Also, in the epidemic curve of cases by date of signs and symptoms of the 993 confirmed cases, 60 percent are imported, 27 percent are directly associated with importation, and 13 percent have no relation with importation.

The government is reminding everyone to maintain a healthy distance with other people, as well as to remember that it is essential to stay home as much as you can.

 

SOURCE: Periodico Excelsior

AMLO Will Approve Constellation Brands Brewery in Mexicali if it Doesn’t Affect Water Supply

President Andres Manuel Lopez Obrador said that the water supply must be guaranteed to the population of Baja California before allowing the Constellation Brands brewery to be built; otherwise, the brewery would be canceled.

He explained that the Secretariat of the Environment is reviewing the case and will be responsible for resolving the viability of the project that will have a total investment of 1.6 billion dollars and will generate about 30,000 jobs in the area.

“We have to reconcile, first the health of the people, we cannot leave the people without water. If there are other options with water for the people and water for the company, go ahead; if not, it can’t be done. That is the criterion, but you can do both when you are looking for options,” he said in a morning conference.

López Obrador recalled that the operating permit for the brewery was granted in the last six years, and now it will be up to his administration to resolve it, “of course protecting the people.

Earlier this year, Victor Toledo, head of the Secretariat of Environment and Natural Resources (Semarnat), and Blanca Jimenez Cisneros, director of the National Water Commission (Conagua), agreed that the project does not represent any risk of water shortage for the population of Baja California.

The head of Semarnat explained that the installation of the brewery will not have a negative impact on the water supply in this border valley, taking into account that the plant will require 5.8 million cubic meters, which represents a minimum percentage of its annual consumption.

 

With information from: Milenio

Baja California’s Gastronomy Brings Together Top Chefs in Tijuana

Hospitality, good music, flavorings, and gastronomy defined the first edition of Sabor a Tijuana, where 25 international chefs participated and shared their knowledge and culture through their dishes.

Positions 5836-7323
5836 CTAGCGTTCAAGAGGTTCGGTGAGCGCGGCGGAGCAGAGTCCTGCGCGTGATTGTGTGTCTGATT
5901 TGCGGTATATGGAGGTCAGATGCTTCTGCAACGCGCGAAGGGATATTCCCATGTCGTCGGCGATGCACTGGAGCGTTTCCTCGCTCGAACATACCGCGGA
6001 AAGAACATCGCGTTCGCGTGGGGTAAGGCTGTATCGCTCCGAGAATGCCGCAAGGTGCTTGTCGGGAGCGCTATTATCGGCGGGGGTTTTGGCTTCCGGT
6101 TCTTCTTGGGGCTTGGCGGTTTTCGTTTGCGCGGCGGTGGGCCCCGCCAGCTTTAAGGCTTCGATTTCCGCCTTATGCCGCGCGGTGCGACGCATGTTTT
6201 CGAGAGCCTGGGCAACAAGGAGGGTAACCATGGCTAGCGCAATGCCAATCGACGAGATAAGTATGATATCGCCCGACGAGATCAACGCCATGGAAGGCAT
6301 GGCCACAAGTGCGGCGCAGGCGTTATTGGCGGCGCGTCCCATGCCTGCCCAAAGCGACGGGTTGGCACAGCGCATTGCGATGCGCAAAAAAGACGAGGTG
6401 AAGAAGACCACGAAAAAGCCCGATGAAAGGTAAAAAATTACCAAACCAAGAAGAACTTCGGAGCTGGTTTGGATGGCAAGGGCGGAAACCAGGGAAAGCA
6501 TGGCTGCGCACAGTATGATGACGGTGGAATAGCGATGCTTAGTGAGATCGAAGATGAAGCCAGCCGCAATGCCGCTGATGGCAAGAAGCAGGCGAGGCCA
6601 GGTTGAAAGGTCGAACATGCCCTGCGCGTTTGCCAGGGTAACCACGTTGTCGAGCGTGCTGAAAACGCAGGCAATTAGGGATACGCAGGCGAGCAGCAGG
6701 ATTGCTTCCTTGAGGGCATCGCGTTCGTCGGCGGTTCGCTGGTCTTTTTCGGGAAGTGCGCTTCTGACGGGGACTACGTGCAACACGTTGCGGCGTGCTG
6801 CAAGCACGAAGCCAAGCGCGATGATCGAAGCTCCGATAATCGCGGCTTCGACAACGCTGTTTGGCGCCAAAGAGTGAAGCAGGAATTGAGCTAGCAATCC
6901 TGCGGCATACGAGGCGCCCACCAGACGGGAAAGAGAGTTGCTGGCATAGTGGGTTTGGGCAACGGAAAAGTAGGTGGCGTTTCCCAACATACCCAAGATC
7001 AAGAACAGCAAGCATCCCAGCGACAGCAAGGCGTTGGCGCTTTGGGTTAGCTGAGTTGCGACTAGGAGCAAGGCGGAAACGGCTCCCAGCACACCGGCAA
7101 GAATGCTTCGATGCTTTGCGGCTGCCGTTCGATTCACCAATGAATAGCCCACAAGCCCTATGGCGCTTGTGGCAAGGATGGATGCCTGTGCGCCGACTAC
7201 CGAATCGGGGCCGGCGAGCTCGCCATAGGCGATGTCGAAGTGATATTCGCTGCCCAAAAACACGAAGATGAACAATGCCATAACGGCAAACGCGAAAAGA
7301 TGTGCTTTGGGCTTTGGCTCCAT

“Tijuana tastes like the arms of a mother who extends them to everyone who comes here so that they can do well,” said Miguel Ángel Badiola, president of the National Chamber of the Restaurant and Spiced Foods Industry (CANIRAC).

Chefs from different countries like Spain, Germany, the United States, Colombia, Peru, Chile, Argentina and Mexico, from some of the top restaurants of the world, that have won Michelin stars and Repsol Suns, participated in the event.

“The fact about these chefs coming to Tijuana for the curiosity of what Baja California represents in the gastronomic field, not just to the local community but the international, it makes us feel proud,” president of Canirac said.

Sabor a Tijuana involved eight months planning with the idea that the participant chefs would be cooking only with local products, also making the biggest aguachile of the world, a paella contest rated by experts from Spain, as well as the laboratory “Metallica Vive la Vaca”, which consisted of roasting meats from different exotic animals.

Another characteristic from this gastronomic meeting was the installation of a 360 kitchen for attendees to witness the complexity of the elaboration of different dishes just like Oscar´s Calleja, head of Annua Restauant (winner of two Michell Stars and two Repsol suns) considered to be one of the driving forces in today´s kitchen.

The main reason for the event is to promote the gastronomic offer of Tijuana, Baja California, Badiola insisted. Also, to promote the goodness of local products, and recalled that Spanish chefs compared the event to Madrid Fusion in Spain, which is held in Europe.

“A dish can convey beauty, happiness, complexity and culture. With that slogan in mind, the festival was created were Tijuana and its gastronomy were the protagonists”, concluded the Canirac president.

Xano Saguer and David Lopez from Spain; Alvaro Clavijo and Harry Sasson from Colombia; Palmiro Ocampo from Peru; Paco Mendez and Berenice Madrigal from Mexico, as well Oscar Calleja from Germany, just to name a few, completed the guest list.

More than 45 stands and food trucks of food, wine, distillates, beer, and souvenirs, as well as conferences and other activities, completed the experience in the esplanade of the Caliente Stadium, which gathered, according to the organizers, more than 15 thousand spectators.

Tony Botella from Spain, added that the particularity of the region makes it enviable to many.

He pointed out that there are ingredients from sea and land, making Baja an endearing part of any chef´s kitchen.

Meanwhile, Michel, one of the attendees at the first edition of Sabor a Tijuana, said: “The attendance was very good, considering that for Tijuanenses these are complicated days because in December they spend a lot; however, I hope that this is not the first and last time of the festival. It has been a very good experience.”

 

In numbers:

  • 8 local chefs
  • 17 international chefs
  • 15 workshops
  • 12 conferences
  • 15,000 attendees

 

SOURCE: Milenio Diario

PHOTO: Sabor a Tijuana Facebook Page